Muladhara (Sanskrit: मूलाधार, IAST: Mūlādhāra, English: "root support") or the root chakra is one of the seven primary chakras according to Hindu tantrism. It is symbolized by a lotus with four petals and the colour red.
Muladhara is located near the coccygeal plexus beneath the sacrumit, while its kshetram, or superficial activation point, is located between the perineum and the coccyx or the pelvic bone. Because of its location and connection with the act of excretion, it is associated with the anus. Muladhara is said to be the base from which the three main psychic channels or nadis emerge: the Ida, Pingala and Sushumna. It is also believed that Muladhara is a subtle abode of the Hindu God Ganapati. In the highest revered prayer for Ganapati, the Ganapati Atharvashirsha, it is mentioned that "one who worships Lord Ganapati would easily grasp the concept and realise Brahman".
It is symbolized by a red, four-petaled lotus with a yellow square at its center. Each petal has one of the Sanskrit syllables वं vaṃ, शं śaṃ, षं ṣaṃ, and सं saṃ written on it in gold, representing the four vrittis: greatest joy, natural pleasure, delight in controlling passion, and blissfulness in concentration. Alternatively, they may represent dharma (psycho-spiritual longing), artha (psychic longing), kama (physical longing) and moksha (longing for spiritual liberation). Eight spears point out of the sides and corners of the square.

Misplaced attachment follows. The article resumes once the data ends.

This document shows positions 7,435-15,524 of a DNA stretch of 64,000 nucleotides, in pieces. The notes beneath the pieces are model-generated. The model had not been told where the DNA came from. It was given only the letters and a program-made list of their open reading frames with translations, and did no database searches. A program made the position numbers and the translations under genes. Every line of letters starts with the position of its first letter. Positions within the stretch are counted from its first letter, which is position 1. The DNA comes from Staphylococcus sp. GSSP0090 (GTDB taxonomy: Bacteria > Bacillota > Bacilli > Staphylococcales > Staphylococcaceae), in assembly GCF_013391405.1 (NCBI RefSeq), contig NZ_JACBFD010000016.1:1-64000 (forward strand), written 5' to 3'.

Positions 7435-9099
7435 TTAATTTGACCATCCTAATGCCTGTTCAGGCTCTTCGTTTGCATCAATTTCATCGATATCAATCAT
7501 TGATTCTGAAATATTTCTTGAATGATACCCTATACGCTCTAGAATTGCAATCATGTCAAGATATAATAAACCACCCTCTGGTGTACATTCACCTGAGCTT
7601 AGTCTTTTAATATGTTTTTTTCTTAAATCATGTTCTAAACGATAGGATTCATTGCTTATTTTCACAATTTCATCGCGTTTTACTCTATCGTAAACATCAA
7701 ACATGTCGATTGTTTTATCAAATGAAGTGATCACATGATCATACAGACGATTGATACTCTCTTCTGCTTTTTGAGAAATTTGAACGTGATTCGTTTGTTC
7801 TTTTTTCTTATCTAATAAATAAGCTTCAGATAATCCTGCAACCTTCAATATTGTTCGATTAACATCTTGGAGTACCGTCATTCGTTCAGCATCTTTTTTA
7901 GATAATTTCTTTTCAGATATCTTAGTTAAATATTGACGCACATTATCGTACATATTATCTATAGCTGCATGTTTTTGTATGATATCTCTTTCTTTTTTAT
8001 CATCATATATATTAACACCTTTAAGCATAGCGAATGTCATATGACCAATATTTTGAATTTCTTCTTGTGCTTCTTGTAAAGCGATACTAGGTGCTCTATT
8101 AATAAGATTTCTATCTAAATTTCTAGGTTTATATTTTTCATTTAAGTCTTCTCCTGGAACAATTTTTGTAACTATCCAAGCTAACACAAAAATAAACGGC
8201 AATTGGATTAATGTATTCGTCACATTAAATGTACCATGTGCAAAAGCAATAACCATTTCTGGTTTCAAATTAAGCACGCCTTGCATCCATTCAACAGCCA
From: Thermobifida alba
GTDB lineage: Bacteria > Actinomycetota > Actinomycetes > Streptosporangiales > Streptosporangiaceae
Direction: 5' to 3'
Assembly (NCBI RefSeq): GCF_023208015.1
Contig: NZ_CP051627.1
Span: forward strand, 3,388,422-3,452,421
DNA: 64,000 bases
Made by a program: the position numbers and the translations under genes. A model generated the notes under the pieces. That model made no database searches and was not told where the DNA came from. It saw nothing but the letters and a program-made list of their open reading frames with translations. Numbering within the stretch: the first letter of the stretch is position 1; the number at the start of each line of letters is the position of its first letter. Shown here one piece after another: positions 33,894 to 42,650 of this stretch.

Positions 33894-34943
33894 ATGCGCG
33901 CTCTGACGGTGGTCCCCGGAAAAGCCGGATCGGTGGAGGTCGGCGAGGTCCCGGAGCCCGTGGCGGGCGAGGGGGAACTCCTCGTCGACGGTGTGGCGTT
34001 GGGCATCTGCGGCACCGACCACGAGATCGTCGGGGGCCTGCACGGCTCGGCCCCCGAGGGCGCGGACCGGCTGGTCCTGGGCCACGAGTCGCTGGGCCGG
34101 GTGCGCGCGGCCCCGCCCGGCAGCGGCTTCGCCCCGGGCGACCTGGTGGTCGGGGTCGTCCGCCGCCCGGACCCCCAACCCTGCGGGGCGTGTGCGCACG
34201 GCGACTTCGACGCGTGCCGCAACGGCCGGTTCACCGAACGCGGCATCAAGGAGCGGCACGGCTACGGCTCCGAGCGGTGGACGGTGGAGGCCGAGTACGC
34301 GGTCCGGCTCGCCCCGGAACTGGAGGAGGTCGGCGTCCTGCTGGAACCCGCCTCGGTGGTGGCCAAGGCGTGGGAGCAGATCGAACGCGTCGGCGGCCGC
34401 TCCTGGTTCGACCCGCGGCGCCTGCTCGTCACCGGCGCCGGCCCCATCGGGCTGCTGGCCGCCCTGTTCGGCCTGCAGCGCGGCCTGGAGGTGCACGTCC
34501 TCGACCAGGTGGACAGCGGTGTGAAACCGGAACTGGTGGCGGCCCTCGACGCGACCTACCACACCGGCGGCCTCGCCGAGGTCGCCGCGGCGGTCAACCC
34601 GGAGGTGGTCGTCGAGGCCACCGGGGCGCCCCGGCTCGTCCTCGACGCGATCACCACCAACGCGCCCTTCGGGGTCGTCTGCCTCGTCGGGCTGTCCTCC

The deity Indra is associated with Muladhara. In these depictions, he is yellow, four-armed, and holds a vajra and a blue lotus in his hands. He is mounted upon the white elephant Airavata, who has seven trunks denoting the seven elements necessary for supporting life. Occasionally, Ganesha is also associated with Muladhara. In these depictions, he has orange skin, wears a yellow dhoti, and a green silk scarf draped around his shoulders. In three hands he holds a laddu, a lotus flower, and a hatchet, and the fourth is raised in the mudra of dispelling fear.
The seed mantra syllable is लं laṃ. Within the bindu, the point that forms a part of the letter, is Brahma. He is deep red, with four faces and four arms, holding a staff, a sacred vase of nectar, and a japa mala, and making the gesture of dispelling fear. Alternatively, instead of the staff and japa mala, he may hold a lotus flower and the sacred scriptures. He is seated on a swan. The goddess Dakini, his shakti, is depicted with him. She is beautiful, with three eyes and four arms. Dakini is usually depicted with red or white skin, holding a trident, a skulled staff, a swan, and a drinking vessel, and is seated on a swan. At times, instead of a swan and drinking vessel, she holds a sword and a shield.
Seat of kundalini
In the center of the square, below the seed syllable, is a deep red inverted triangle. The kundalini shakti is said to sleep here, waiting to be aroused and brought back up to Brahman, the source from which it originated. It is represented by a snake wrapped three and a half times around a smoky grey lingam.
Muladhara is considered the foundation of the "energy body". Yogic systems stress the importance of stabilizing this chakra. Kundalini awakening begins here. It is also known as the seat of the "red bindu," or subtle drop, which rises up to the "white bindu" in the head to unite the feminine and masculine energies, the Shakti and Shiva.
It is associated with the element of earth, the sense of smell and the action of excretion.
"By meditating thus on Her who shines within the Muladhara Chakra, with the luster of ten million Suns, a man becomes Lord of speech and King among men, and an Adept in all kinds of learning. He becomes ever free from all diseases, and his inmost Spirit becomes full of great gladness. Pure of disposition by his deep and musical words, he serves the foremost of the Devas."